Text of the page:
Monday, November 20, 2017

Mailbox Monday - November 20



Mailbox Monday is a meme started by Marcia of To Be Continued. Mailbox Monday is the gathering place for readers to share the books that came in their mailbox during the last week. It now has a permanent home at the Mailbox Monday blog.

Warning: Mailbox Monday can lead to envy, toppling TBR piles, and humongous wish lists.

Happy Thanksgiving week! Not sure what your plans are but mine involve cleaning, baking, and spending time with my family. I'm working today and have a class tomorrow morning, but I'm hoping to be off after after that until next week. Annual Christmas bazaar at church is slated for this coming Saturday from 9 to 3.

As far as reading materials go, I received a couple of great books for review and also picked up a resource I found at the Write Angles Conference I attended on Saturday.


Can a religious separatist and an opportunistic spy make it in the New World?
A brand new series for fans of all things related to history, romance, adventure, faith, and family trees.

Mary Elizabeth Chapman boards the Speedwell in 1620 as a Separatist seeking a better life in the New World. William Lytton embarks on the Mayflower as a carpenter looking for opportunities to succeed—and he may have found one when a man from the Virginia Company offers William a hefty sum to keep a stealth eye on company interests in the new colony. The season is far too late for good sailing and storms rage, but reaching land is no better as food is scarce and the people are weak. Will Mary Elizabeth survive to face the spring planting and unknown natives? Will William be branded a traitor and expelled?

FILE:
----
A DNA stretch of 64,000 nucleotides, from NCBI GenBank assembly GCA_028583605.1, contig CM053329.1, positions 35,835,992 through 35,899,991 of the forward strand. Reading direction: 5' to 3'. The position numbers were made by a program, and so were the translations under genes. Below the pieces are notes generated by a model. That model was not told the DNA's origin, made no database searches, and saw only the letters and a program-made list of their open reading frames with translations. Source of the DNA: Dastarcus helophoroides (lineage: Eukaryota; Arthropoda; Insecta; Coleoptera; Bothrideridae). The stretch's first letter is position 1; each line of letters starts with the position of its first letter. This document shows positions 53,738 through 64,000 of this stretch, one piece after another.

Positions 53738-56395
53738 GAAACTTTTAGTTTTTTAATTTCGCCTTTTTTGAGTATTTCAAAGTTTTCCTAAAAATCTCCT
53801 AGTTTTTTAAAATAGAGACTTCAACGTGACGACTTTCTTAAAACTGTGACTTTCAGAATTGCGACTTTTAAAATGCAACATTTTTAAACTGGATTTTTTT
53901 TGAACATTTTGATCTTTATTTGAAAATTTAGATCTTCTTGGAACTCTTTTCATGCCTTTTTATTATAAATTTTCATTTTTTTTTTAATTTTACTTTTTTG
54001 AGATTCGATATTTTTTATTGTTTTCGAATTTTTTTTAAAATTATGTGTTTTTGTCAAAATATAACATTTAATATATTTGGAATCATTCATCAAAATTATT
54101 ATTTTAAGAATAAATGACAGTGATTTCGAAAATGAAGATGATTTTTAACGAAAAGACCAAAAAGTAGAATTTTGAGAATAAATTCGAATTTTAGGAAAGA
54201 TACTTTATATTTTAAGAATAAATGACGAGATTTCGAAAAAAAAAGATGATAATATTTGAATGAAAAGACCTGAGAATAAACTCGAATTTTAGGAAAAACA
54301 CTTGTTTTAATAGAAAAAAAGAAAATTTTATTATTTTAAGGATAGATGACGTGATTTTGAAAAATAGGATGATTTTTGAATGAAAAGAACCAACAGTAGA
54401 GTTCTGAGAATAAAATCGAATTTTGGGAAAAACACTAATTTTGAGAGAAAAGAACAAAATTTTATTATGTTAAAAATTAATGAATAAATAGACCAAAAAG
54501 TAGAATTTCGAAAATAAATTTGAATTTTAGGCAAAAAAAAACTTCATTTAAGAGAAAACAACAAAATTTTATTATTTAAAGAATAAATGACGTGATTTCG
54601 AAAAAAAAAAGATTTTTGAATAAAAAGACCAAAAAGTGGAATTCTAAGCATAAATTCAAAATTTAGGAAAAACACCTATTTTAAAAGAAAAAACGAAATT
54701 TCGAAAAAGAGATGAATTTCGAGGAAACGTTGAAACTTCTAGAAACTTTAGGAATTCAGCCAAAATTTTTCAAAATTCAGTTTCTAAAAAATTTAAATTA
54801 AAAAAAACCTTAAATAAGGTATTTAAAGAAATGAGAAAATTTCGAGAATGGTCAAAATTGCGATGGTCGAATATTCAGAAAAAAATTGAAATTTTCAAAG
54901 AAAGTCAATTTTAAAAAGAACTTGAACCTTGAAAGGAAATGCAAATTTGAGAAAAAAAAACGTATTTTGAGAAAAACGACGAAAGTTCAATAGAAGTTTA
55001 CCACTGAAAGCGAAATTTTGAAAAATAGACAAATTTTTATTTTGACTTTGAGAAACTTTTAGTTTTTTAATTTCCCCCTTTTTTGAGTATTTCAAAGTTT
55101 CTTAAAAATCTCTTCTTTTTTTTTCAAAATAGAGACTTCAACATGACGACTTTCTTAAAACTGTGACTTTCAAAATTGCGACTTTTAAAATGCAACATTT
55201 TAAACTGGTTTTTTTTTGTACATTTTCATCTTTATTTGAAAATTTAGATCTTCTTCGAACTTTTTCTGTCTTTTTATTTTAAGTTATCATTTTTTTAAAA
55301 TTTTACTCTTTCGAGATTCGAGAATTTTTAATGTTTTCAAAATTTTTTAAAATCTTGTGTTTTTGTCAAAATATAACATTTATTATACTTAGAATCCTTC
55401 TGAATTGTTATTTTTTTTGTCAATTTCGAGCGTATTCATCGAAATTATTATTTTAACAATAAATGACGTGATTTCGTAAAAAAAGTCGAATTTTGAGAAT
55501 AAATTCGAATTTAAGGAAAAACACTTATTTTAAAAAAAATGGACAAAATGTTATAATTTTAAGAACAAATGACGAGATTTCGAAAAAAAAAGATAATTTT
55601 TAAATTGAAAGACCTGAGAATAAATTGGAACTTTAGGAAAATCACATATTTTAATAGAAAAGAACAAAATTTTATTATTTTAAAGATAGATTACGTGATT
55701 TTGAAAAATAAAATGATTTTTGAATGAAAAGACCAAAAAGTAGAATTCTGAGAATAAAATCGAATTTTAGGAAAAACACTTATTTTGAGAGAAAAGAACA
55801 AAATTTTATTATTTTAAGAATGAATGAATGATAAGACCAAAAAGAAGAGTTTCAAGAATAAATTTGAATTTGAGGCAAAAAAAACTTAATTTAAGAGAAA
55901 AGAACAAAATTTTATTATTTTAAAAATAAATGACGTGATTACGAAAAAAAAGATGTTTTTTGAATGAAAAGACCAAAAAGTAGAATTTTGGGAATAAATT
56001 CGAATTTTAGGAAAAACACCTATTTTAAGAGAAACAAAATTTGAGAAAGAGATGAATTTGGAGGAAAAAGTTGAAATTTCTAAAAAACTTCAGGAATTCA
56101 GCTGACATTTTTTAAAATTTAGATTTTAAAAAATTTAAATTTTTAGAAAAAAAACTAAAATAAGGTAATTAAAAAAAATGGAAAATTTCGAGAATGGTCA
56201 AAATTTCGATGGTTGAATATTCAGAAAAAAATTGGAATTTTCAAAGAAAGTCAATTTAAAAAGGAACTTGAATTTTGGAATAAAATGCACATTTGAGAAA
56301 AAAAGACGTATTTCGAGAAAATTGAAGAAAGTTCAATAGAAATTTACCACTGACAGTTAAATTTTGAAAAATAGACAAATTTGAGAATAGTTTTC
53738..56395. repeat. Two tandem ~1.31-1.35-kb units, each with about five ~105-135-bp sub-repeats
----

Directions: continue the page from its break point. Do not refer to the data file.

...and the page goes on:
Join the adventure as the Daughters of the Mayflower series begins with The Mayflower Bride by Kimberley Woodhouse.


The inimitable Faith Fairchild returns in a chilling New England whodunit, inspired by the best Agatha Christie mysteries and with hints of the timeless board game Clue.

For most of her adult life, resourceful caterer Faith Fairchild has called the sleepy Massachusetts village of Aleford home. While the native New Yorker has come to know the region well, she isn’t familiar with Havencrest, a privileged enclave, until the owner of Rowan House, a secluded sprawling Arts and Crafts mansion, calls her about catering a weekend house party.

Producer/director of a string of hit musicals, Max Dane—a Broadway legend—is throwing a lavish party to celebrate his seventieth birthday. At the house as they discuss the event, Faith’s client makes a startling confession. "I didn’t hire you for your cooking skills, fine as they may be, but for your sleuthing ability. You see, one of the guests wants to kill me."

Faith’s only clue is an ominous birthday gift the man received the week before—an empty casket sent anonymously containing a twenty-year-old Playbill from Max’s last, and only failed, production—Heaven or Hell. Consequently, Max has drawn his guest list for the party from the cast and crew. As the guests begin to arrive one by one, and an ice storm brews overhead, Faith must keep one eye on the menu and the other on her host to prevent his birthday bash from becoming his final curtain call.

Full of delectable recipes, brooding atmosphere, and Faith’s signature biting wit, The Body in the Casket is a delightful thriller that echoes the beloved mysteries of Agatha Christie and classic films such as Murder by Death and Deathtrap.